So I tied on the SPRO Zero Minnow 130 to test it out for this review, threw it a few times and then set it down to pick up another bait I was also testing out. As I was going down the bank, I noticed a fish swirl up near a drainage pipe and figured it was on bed. The fish were spawning in the area, so instead of bombing the big swimbait I had in my hand up into super shallow water, I picked the wake bait back up and fired it a foot or two past the bed.
As the bait hit the water, it sank down a couple inches and then popped back up. Just as it broke the surface, I gave the bait a twitch towards the bed and this big girl annihilated it. Then the battle was on. And this is where operator error about cost me. Again, I was sampling several baits for upcoming reviews. So I just tied this bait on a rod not really suited for this style of fishing – a 7-foot heavy-action rod with 17-pound fluorocarbon. Not ideal at all.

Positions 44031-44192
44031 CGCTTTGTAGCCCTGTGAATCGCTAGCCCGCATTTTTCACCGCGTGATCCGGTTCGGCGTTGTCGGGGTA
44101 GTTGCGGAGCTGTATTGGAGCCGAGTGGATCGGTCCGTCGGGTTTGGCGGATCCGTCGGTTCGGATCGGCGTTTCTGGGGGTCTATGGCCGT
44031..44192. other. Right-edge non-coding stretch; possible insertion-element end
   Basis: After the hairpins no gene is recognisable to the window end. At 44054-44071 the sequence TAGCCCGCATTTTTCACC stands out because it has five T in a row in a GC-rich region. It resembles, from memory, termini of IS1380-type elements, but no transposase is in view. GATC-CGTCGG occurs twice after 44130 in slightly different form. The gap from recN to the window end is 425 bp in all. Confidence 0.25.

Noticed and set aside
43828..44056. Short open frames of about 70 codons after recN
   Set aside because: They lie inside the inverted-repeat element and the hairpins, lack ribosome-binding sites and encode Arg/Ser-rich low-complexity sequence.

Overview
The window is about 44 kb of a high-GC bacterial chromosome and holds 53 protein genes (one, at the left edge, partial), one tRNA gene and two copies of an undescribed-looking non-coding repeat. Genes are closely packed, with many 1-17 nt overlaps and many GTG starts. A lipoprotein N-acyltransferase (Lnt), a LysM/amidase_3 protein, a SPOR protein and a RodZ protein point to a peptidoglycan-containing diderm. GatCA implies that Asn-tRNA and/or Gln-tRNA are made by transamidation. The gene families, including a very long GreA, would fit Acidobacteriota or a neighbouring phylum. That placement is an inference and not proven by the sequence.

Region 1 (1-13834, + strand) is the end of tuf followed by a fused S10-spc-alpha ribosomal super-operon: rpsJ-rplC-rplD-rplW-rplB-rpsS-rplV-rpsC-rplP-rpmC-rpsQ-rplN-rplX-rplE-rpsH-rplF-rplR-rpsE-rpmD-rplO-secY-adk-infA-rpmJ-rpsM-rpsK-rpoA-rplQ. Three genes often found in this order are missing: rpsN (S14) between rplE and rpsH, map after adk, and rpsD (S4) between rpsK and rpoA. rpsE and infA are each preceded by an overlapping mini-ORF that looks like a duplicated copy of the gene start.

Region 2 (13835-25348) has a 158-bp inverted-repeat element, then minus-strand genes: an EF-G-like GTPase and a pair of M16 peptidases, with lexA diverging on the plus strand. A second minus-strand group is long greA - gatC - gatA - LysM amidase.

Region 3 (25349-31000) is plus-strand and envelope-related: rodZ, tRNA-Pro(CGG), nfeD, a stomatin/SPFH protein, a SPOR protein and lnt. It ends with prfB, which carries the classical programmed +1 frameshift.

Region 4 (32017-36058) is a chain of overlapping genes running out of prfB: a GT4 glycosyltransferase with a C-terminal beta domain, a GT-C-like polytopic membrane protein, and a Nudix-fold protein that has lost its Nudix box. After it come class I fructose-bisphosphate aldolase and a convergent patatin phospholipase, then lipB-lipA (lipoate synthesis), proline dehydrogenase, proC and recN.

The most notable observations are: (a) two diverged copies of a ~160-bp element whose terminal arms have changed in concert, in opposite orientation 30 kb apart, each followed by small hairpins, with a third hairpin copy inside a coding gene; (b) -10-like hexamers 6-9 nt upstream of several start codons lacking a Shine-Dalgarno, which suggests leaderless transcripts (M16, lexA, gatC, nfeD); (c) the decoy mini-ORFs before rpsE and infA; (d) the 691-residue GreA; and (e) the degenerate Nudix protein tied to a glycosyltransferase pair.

The fight was tremendous as would be expected. I could tell the fish was big and could see the whole chrome bait shining in the water so I knew the fish had just swiped at it and been hooked all outside the mouth. Before I could back off the drag, the fish had made a big run. When I finally got it to the boat, I found that two of the hooks had opened up a good bit. But this wasn’t the fault of the hook at all. I actually like the ones on this bait, so let’s talk about those now and what I should have done differently.